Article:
This July, an underground steam pipe near Manhattan’s Grand Central Terminal ruptured and spewed a scalding brown geyser of steam and debris higher than the nearby 77-story Chrysler Building. The blast, which injured 30 people, created a 40-foot crater at street level that swallowed a tow truck. A similar explosion in 1989 killed three people.
Mayor Bloomberg did his best to steady New Yorkers’ frayed nerves by blaming the mini-volcanic eruption on an aging labyrinth of underground steam pipes, some nearly a century old. "There is no reason to believe this is anything other than a failure of our infrastructure," said Bloomberg. The 24-inch-diameter pipe had been installed in 1924 by the old New York Steam Corp., which started selling steam to Manhattan customers in 1882. Today, 105 miles of active steam lines remain under the borough’s streets.
Design of underground steam mains was the subject of a special report in the April 16, 1918, issue of POWER (see figure). The editors noted: "There is no item of greater importance concerning underground heating mains than the protection of the piping from outside moisture. The presence of water in the conduit, especially if it reaches the piping, greatly increases the heat loss and the deterioration of the pipe and insulation, therefore conduits should be thoroughly under drained with tile laid in coarse gravel of crushed stone, special care being taken to provide a free outlet for the drains to keep the trenches clear of water."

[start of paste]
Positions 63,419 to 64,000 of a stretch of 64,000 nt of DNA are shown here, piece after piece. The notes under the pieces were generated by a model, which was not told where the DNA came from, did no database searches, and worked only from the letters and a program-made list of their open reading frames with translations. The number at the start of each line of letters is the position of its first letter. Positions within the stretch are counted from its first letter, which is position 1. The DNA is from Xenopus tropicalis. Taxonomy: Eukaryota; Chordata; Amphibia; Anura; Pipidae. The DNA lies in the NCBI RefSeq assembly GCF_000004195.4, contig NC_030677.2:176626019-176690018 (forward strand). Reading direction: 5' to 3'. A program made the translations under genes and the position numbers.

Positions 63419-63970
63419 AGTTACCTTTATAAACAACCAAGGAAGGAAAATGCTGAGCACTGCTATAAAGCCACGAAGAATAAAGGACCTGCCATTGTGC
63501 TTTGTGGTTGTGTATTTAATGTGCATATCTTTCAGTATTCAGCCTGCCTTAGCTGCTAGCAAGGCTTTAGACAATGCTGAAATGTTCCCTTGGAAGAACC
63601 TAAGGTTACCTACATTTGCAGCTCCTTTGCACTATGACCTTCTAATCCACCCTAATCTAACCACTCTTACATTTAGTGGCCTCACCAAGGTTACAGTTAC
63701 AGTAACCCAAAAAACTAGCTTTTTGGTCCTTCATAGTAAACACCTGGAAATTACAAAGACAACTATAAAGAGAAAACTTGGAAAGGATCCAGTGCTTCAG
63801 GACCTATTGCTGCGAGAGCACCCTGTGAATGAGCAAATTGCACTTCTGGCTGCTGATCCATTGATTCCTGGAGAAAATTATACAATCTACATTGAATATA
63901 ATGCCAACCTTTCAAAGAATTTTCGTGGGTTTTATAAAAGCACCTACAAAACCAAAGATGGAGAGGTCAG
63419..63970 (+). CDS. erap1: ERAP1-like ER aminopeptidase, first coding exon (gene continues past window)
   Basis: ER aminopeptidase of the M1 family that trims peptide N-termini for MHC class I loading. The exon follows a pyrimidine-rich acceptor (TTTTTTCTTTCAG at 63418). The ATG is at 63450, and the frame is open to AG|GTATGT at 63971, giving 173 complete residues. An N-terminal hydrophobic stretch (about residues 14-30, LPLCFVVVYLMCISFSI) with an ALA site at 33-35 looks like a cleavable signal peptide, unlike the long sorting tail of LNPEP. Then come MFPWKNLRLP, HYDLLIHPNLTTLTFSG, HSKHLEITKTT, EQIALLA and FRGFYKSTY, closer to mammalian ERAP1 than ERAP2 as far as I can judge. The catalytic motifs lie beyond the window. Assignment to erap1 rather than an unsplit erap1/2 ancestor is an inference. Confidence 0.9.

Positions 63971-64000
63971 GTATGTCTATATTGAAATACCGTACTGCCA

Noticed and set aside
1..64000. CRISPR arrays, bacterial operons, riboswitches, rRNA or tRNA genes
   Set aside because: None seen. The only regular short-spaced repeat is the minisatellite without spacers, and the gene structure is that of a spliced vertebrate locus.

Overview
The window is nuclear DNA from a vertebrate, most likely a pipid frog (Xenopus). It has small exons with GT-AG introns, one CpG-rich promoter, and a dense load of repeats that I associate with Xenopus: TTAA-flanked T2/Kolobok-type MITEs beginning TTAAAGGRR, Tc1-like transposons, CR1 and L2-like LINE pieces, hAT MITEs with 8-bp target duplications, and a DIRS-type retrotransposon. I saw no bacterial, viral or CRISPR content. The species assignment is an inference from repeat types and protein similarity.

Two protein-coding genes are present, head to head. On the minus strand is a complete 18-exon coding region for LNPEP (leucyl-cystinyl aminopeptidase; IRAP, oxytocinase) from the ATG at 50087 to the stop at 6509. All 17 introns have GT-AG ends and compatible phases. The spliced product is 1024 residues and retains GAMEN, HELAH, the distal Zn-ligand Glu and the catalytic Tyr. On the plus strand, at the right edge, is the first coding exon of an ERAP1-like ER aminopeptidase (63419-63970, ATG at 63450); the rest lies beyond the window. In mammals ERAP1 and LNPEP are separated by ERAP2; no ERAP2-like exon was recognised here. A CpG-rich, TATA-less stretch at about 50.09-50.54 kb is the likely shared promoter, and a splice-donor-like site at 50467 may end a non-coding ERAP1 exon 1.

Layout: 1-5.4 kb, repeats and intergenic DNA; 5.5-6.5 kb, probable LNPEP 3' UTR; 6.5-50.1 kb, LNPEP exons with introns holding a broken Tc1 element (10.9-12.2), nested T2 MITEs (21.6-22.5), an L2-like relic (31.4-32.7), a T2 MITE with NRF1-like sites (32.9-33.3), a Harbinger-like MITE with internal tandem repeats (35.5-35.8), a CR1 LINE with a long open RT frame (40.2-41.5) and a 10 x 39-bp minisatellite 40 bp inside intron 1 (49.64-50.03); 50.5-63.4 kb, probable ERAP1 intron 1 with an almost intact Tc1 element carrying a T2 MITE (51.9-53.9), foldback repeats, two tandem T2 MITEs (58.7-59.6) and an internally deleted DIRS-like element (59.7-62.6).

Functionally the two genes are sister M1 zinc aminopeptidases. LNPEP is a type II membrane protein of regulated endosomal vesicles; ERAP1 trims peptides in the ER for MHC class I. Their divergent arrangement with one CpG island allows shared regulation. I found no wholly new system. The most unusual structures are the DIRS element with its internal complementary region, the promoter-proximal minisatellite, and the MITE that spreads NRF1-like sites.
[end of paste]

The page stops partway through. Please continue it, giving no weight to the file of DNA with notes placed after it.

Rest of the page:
An illustration page from the 1918 POWER special report on underground steam main design.
The report also noted that the "insulating material… should be especially adapted to conduit work, such as granulated cork, fossil earth, asbestos fiber and found sponge. In the case of brick and concrete tunnels the pipes should be covered with some form of sectional covering that has the property of resisting dampness as well as preventing the loss of heat, for tunnels [will] be dry in winter, when heat is on, wet during the summer, when steam is shut off, [so] moisture is likely to gather." The authors also said that a well-designed tunnel was good for at least 35 years.
To explain the 2007 explosion, a Con Ed spokesman said, "heavy rain can cause a ‘vapor condition’ if rainwater seeps into a steam pipe, causing the steam to condense." Tests for asbestos contamination of buildings and residents are continuing.